will cukes survive 40 degree nights

njitgradMay 9, 2013

My cuke seedlings want to go in the ground ASAP (I seeded them too early, lesson learned). If I put them in tomorrow and we get those low 40s in the Northeast this coming Sunday night and Monday night, will they survive? They are rather large (6 weeks old) and I don't think they can wait another day. Need to plan better next year.

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digdirt2(6b-7a No.Cent. AR HZ8 Sun-35)

Yes they will with cover. Without cover they may do ok but better safe than sorry.

Dave

    Bookmark   May 9, 2013 at 4:47PM
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fruitnut Z7 4500ft SW TX

I think the two critical factors for young cucurbits are keeping the plants from freezing and maintaining adequate soil temperature.

It can freeze tender young melons at air temperatures as high as 37F with clear skies and no wind. With heavy clouds freezing will occur at about 32F.

I get really concerned if soil temperature drops below 60F for very long. That can cause the melons to damp off.

I got my melons through many nights below 32F this spring. They are on black weed barrier to warm soil. I covered them with clear poly on cold sunny days. For cold nights blankets helped maintain warm soil. I had the first watermelon fruit set before it dropped to 24F last week.

    Bookmark   May 9, 2013 at 5:26PM
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barrie2m_

Unless you have a warmer soil you may see the plants yellow and stop growing for a while. Except for frost outside air temps are not quite so critical. I'll be picking a few tomorrow from plants I have in a greenhouse but I planted into the soil a few feet from the greenhouse side and I can tell you the plants well very tempermental for weeks before the soil warmed more.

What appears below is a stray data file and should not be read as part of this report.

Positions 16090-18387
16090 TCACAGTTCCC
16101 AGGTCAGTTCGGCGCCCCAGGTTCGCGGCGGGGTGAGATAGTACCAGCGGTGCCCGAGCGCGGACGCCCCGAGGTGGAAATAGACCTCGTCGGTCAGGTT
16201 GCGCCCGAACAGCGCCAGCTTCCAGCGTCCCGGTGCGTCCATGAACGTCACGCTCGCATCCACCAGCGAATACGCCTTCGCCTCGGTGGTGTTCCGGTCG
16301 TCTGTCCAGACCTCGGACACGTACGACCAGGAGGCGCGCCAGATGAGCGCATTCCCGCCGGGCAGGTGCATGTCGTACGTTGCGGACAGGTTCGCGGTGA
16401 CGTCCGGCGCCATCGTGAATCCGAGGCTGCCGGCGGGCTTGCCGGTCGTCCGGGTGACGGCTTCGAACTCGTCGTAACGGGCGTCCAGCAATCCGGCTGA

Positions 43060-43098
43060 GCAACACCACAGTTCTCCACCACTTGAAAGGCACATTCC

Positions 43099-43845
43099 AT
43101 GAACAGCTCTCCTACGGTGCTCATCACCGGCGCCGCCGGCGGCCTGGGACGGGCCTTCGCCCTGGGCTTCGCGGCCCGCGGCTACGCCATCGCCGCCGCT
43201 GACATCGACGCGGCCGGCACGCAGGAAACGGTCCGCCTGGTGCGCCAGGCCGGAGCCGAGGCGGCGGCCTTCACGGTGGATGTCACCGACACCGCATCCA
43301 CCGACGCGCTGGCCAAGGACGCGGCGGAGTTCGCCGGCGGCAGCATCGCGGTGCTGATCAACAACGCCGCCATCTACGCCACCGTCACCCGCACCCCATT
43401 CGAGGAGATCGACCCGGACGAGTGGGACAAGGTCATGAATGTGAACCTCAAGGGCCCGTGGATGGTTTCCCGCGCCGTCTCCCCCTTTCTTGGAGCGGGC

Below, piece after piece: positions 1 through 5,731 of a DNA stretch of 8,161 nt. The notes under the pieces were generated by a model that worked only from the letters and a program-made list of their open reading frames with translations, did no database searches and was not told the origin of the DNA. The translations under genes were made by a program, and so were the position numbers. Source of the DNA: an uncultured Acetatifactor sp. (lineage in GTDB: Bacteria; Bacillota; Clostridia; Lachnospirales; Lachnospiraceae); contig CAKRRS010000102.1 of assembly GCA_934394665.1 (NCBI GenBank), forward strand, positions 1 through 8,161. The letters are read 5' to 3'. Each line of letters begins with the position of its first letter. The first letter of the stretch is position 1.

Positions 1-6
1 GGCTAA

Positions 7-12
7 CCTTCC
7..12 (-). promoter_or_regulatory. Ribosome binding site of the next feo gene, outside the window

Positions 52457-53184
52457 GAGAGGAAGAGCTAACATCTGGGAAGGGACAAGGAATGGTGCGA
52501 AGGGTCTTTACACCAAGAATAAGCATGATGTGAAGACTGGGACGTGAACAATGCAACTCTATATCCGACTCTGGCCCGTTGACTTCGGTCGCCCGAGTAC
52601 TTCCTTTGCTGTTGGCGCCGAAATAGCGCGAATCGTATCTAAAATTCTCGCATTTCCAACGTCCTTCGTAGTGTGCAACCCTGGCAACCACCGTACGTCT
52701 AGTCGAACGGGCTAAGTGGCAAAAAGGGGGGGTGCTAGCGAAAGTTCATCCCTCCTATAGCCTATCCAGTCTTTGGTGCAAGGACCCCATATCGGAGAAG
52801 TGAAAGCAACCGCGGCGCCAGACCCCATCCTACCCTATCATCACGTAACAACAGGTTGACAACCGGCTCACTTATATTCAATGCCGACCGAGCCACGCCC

Bookmark   May 9, 2013 at 10:08PM
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lelia(Northern Cal)

A few weeks ago I left my cuke seedlings (2" tall) outside at night for the first time, thinking it wouldn't dip below mid 50's. Instead, it went down to 45ú, and in the morning they were very limp, bent completely over so that they formed an upside down "u". But the sun came out, and once they warmed up they perked right up. They're outside all the time now, and while the temperature usually drops no lower than 50ú, 40's aren't unusual, and the cukes no longer seem affected by it.

Next week I'll plant them in the garden, where occasional lows in the 40's can persist through June, so I'll put down some black plastic mulch. Black plastic mulch has made all the difference in my garden, and despite persistent low night temperatures, cucumbers, squashes and even melons grow well.

    Bookmark   May 9, 2013 at 10:24PM
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AiliDeSpain(6a - Utah)

My cukes that I started indoors then planted out didn't do crap. They flowered two weeks before I planted them and they just sat there and didn't do anything until I decided to start over and direct sow. I don't think I will ever start them indoors again. Lesson learned.

    Bookmark   May 10, 2013 at 12:45AM
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seysonn(8a WA/HZ 1)

Cukes are more cold sensative than tomatoes. That is why the best method is to sow them direct in the garden. Then they will know what to do on their own. But after they germintae and there is sever cold night, I would protect them by any means possible.